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@Article{CardosoAlPaFiSiCoKo:2017:AuPrEn,
               author = "Cardoso, F. R. and Alves, Maria Virginia and Parks, G. K. and 
                         Fillingim, M. O . and Sim{\~o}es Junior, F. J. R. and Costa 
                         J{\'u}nior, E. and Koga, Daiki",
          affiliation = "{Universidade de S{\~a}o Paulo (USP)} and {Instituto Nacional de 
                         Pesquisas Espaciais (INPE)} and {University of California} and 
                         {University of California} and {Universidade Federal de Pelotas 
                         (UFPEL)} and {Instituto Federal de Minas Gerais} and {Instituto 
                         Nacional de Pesquisas Espaciais (INPE)}",
                title = "Auroral precipitating energy during long magnetic storms",
              journal = "Journal of Geophysical Research: Space Physics",
                 year = "2017",
               volume = "122",
                pages = "2016JA023780",
             keywords = "electron precipitation, POLAR data, auroral region.",
             abstract = "The power energy input carried by precipitating electrons into the 
                         auroral zone is an important parameter for understanding the solar 
                         wind-magnetosphere energy transfer processes and magnetic storms 
                         triggering. Some magnetic storms present a peculiar long recovery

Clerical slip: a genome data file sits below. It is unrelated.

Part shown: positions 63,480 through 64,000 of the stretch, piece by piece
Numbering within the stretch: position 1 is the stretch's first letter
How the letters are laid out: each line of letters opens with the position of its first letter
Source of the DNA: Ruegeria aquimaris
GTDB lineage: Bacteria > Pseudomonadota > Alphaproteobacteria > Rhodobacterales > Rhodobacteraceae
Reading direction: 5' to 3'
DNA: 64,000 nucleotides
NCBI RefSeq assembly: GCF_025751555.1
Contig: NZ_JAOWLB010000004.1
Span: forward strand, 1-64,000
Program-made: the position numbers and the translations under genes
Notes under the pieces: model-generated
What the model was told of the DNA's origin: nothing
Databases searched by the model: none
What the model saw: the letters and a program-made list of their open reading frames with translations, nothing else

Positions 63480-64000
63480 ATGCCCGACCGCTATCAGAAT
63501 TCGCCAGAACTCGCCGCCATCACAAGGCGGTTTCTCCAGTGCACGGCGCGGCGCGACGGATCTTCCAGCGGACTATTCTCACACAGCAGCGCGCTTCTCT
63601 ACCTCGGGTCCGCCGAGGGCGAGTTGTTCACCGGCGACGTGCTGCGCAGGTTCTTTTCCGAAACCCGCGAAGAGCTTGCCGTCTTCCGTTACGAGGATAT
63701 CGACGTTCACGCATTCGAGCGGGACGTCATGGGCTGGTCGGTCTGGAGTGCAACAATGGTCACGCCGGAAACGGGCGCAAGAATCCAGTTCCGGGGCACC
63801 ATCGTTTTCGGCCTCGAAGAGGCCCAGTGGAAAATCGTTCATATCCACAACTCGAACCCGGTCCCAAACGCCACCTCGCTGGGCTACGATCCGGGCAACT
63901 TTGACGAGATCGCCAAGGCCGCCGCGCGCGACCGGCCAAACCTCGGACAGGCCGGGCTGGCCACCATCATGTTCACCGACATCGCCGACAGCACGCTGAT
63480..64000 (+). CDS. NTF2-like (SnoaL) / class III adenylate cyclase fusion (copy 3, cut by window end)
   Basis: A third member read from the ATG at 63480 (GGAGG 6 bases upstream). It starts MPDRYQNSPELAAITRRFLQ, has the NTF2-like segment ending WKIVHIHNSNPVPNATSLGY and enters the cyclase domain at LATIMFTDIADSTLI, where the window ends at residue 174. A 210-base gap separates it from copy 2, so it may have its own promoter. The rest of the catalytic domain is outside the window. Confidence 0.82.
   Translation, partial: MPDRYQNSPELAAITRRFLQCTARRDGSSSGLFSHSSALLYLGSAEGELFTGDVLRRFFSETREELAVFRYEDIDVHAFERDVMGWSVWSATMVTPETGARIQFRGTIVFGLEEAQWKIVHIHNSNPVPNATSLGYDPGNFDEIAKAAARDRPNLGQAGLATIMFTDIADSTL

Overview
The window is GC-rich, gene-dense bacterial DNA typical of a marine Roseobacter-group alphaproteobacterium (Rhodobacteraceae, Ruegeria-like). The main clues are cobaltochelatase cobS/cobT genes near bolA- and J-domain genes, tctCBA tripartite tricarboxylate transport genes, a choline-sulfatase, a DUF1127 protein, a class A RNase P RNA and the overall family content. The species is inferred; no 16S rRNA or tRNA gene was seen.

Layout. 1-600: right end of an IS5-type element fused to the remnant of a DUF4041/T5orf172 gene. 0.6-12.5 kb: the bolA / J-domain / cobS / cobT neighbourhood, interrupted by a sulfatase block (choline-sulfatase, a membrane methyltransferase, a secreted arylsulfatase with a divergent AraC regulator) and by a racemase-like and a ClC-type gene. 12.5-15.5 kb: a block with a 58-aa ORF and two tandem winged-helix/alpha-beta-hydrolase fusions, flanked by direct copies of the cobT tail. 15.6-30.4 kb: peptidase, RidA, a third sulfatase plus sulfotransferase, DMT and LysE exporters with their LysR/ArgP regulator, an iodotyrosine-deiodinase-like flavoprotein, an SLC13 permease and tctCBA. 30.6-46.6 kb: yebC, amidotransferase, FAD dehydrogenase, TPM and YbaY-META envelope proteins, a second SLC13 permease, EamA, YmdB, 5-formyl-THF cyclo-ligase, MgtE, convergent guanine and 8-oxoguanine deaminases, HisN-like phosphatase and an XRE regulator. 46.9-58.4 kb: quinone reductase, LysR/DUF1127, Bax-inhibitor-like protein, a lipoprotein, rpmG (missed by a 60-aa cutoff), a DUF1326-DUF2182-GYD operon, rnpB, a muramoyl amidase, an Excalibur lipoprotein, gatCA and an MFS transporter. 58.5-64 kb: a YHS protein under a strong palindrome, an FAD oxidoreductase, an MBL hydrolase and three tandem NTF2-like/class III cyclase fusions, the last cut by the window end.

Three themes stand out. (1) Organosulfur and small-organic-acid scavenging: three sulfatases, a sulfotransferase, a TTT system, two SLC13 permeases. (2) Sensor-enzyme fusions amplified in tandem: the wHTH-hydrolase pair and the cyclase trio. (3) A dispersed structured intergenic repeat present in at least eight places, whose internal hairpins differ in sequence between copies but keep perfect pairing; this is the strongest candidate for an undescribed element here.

phase, lasting for many days or even weeks, which can be 
                         associated with the intense and long-duration auroral activity 
                         named HILDCAA (High Intensity Long Duration Continuous AE 
                         Activity). The auroral energy input during HILDCAAs has been 
                         pointed out as an essential key issue, although there have been 
                         very few quantitative studies on this topic. In the present work, 
                         we have estimated the auroral electron precipitating energy during 
                         the events of long (LRP) and short (SRP) storm recovery phase. The 
                         energy has been calculated from the images produced by the 
                         Ultraviolet Imager (UVI) on board the Polar satellite. In order to 
                         obtain accurate energy values, we developed a dayglow estimate 
                         method to remove solar contamination from the UVI images, before 
                         calculating the energy. We compared the UVI estimate to the 
                         Hemispheric Power (HP), to the empirical power obtained from the 
                         AE index, and to the solar wind input power. Our results showed 
                         that the UVI electron precipitating power for the LRP events 
                         presented a quasiperiodic fluctuation, which has been confirmed by 
                         the other estimates. We found that the LRP events are a 
                         consequence of a directly driven system, where there is no 
                         long-term energy storage in the magnetosphere, and the auroral 
                         electrojets during these events are directly affected by the 
                         electron precipitating power.",
                  doi = "10.1002/2016ja023780",
                  url = "http://dx.doi.org/10.1002/2016ja023780",
                 issn = "2169-9402",
                label = "lattes: 6460301165792800 2 CardosoAlPaFiJrJrKo:2017:AuPrEn",
             language = "en",
           targetfile = "cardoso_auroral.pdf",
                  url = "http://onlinelibrary.wiley.com/doi/10.1002/2016JA023780/full",
        urlaccessdate = "24 nov. 2020"
}


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